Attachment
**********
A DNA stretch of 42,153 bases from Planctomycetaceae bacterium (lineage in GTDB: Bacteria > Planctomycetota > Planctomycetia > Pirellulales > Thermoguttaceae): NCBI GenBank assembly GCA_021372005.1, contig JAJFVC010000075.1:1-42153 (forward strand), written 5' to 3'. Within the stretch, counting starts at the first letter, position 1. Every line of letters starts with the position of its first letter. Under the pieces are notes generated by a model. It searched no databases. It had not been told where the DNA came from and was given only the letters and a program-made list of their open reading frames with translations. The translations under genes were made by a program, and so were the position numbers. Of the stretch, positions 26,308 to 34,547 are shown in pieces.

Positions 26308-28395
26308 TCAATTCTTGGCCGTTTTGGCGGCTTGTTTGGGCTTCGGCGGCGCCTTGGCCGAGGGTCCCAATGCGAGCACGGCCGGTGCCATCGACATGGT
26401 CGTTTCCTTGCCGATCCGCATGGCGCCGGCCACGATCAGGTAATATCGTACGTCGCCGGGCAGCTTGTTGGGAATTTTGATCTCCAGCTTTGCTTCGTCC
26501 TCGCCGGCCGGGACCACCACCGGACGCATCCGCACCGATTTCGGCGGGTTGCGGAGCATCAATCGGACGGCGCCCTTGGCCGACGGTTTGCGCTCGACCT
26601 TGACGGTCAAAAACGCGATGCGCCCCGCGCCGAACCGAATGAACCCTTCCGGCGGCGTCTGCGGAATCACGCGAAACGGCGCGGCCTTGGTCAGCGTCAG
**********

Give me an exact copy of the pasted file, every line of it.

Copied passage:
A DNA stretch of 42,153 bases from Planctomycetaceae bacterium (lineage in GTDB: Bacteria > Planctomycetota > Planctomycetia > Pirellulales > Thermoguttaceae): NCBI GenBank assembly GCA_021372005.1, contig JAJFVC010000075.1:1-42153 (forward strand), written 5' to 3'. Within the stretch, counting starts at the first letter, position 1. Every line of letters starts with the position of its first letter. Under the pieces are notes generated by a model. It searched no databases. It had not been told where the DNA came from and was given only the letters and a program-made list of their open reading frames with translations. The translations under genes were made by a program, and so were the position numbers. Of the stretch, positions 26,308 to 34,547 are shown in pieces.

Positions 26308-28395
26308 TCAATTCTTGGCCGTTTTGGCGGCTTGTTTGGGCTTCGGCGGCGCCTTGGCCGAGGGTCCCAATGCGAGCACGGCCGGTGCCATCGACATGGT
26401 CGTTTCCTTGCCGATCCGCATGGCGCCGGCCACGATCAGGTAATATCGTACGTCGCCGGGCAGCTTGTTGGGAATTTTGATCTCCAGCTTTGCTTCGTCC
26501 TCGCCGGCCGGGACCACCACCGGACGCATCCGCACCGATTTCGGCGGGTTGCGGAGCATCAATCGGACGGCGCCCTTGGCCGACGGTTTGCGCTCGACCT
26601 TGACGGTCAAAAACGCGATGCGCCCCGCGCCGAACCGAATGAACCCTTCCGGCGGCGTCTGCGGAATCACGCGAAACGGCGCGGCCTTGGTCAGCGTCAG